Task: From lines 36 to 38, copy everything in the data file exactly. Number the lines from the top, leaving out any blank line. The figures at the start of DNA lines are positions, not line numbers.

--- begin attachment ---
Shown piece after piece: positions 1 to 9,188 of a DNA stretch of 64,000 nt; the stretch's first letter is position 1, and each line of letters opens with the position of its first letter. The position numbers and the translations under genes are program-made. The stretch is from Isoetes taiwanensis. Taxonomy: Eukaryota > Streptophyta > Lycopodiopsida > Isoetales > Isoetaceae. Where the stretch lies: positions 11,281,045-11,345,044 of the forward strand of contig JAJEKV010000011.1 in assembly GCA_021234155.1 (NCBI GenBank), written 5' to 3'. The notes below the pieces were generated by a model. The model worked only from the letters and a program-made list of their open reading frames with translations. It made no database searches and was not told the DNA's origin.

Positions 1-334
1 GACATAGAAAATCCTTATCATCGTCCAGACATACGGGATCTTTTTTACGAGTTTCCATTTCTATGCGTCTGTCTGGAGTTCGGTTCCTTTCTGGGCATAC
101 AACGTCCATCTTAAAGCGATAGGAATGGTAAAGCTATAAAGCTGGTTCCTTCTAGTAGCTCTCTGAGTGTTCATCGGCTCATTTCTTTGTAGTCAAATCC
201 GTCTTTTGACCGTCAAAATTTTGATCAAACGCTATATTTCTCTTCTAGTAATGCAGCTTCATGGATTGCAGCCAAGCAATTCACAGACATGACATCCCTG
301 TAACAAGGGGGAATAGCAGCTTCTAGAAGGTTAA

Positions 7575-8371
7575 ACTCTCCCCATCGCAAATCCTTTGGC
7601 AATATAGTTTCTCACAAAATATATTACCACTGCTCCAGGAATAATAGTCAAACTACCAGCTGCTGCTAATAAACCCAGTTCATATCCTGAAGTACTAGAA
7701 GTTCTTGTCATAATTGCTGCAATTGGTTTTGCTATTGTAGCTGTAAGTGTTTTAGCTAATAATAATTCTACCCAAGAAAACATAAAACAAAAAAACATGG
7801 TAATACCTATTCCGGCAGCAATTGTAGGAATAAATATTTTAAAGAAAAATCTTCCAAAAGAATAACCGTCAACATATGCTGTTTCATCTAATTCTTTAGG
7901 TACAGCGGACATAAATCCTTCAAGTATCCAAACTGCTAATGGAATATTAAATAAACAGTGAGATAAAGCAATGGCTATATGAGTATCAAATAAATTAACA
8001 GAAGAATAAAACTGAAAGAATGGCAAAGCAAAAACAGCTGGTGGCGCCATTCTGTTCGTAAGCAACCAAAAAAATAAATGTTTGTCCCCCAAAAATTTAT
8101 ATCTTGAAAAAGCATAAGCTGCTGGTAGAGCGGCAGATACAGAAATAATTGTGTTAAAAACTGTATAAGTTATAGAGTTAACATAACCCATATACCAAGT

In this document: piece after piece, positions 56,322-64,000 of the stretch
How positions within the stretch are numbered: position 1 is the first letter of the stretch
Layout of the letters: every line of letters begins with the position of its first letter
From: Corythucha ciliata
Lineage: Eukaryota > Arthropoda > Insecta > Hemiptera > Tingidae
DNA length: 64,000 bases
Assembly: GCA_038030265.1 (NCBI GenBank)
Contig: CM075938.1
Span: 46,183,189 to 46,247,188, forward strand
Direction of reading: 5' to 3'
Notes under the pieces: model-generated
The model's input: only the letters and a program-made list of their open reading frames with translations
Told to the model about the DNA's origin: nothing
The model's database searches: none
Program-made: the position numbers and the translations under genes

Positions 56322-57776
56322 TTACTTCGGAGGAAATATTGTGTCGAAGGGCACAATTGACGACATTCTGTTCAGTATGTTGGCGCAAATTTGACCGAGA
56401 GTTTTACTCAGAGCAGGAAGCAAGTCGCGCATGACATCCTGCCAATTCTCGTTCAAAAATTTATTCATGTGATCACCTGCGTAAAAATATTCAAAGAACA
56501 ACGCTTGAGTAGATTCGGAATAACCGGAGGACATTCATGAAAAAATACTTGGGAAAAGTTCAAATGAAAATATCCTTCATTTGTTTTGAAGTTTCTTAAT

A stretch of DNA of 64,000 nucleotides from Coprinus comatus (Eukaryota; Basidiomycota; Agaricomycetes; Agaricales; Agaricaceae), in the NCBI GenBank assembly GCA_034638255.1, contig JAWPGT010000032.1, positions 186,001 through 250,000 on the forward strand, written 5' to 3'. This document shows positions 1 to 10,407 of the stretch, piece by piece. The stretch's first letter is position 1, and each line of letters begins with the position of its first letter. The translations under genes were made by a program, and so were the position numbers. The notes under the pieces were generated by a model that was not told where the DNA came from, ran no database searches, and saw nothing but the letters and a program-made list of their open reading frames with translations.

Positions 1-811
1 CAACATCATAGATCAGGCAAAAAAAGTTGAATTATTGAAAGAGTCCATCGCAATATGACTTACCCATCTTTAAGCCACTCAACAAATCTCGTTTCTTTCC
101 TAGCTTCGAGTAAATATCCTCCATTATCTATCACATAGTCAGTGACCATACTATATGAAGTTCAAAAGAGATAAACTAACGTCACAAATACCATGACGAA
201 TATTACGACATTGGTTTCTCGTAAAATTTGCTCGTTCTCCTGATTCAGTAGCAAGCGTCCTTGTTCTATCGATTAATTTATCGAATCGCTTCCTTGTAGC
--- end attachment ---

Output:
1 CAACATCATAGATCAGGCAAAAAAAGTTGAATTATTGAAAGAGTCCATCGCAATATGACTTACCCATCTTTAAGCCACTCAACAAATCTCGTTTCTTTCC
101 TAGCTTCGAGTAAATATCCTCCATTATCTATCACATAGTCAGTGACCATACTATATGAAGTTCAAAAGAGATAAACTAACGTCACAAATACCATGACGAA
201 TATTACGACATTGGTTTCTCGTAAAATTTGCTCGTTCTCCTGATTCAGTAGCAAGCGTCCTTGTTCTATCGATTAATTTATCGAATCGCTTCCTTGTAGC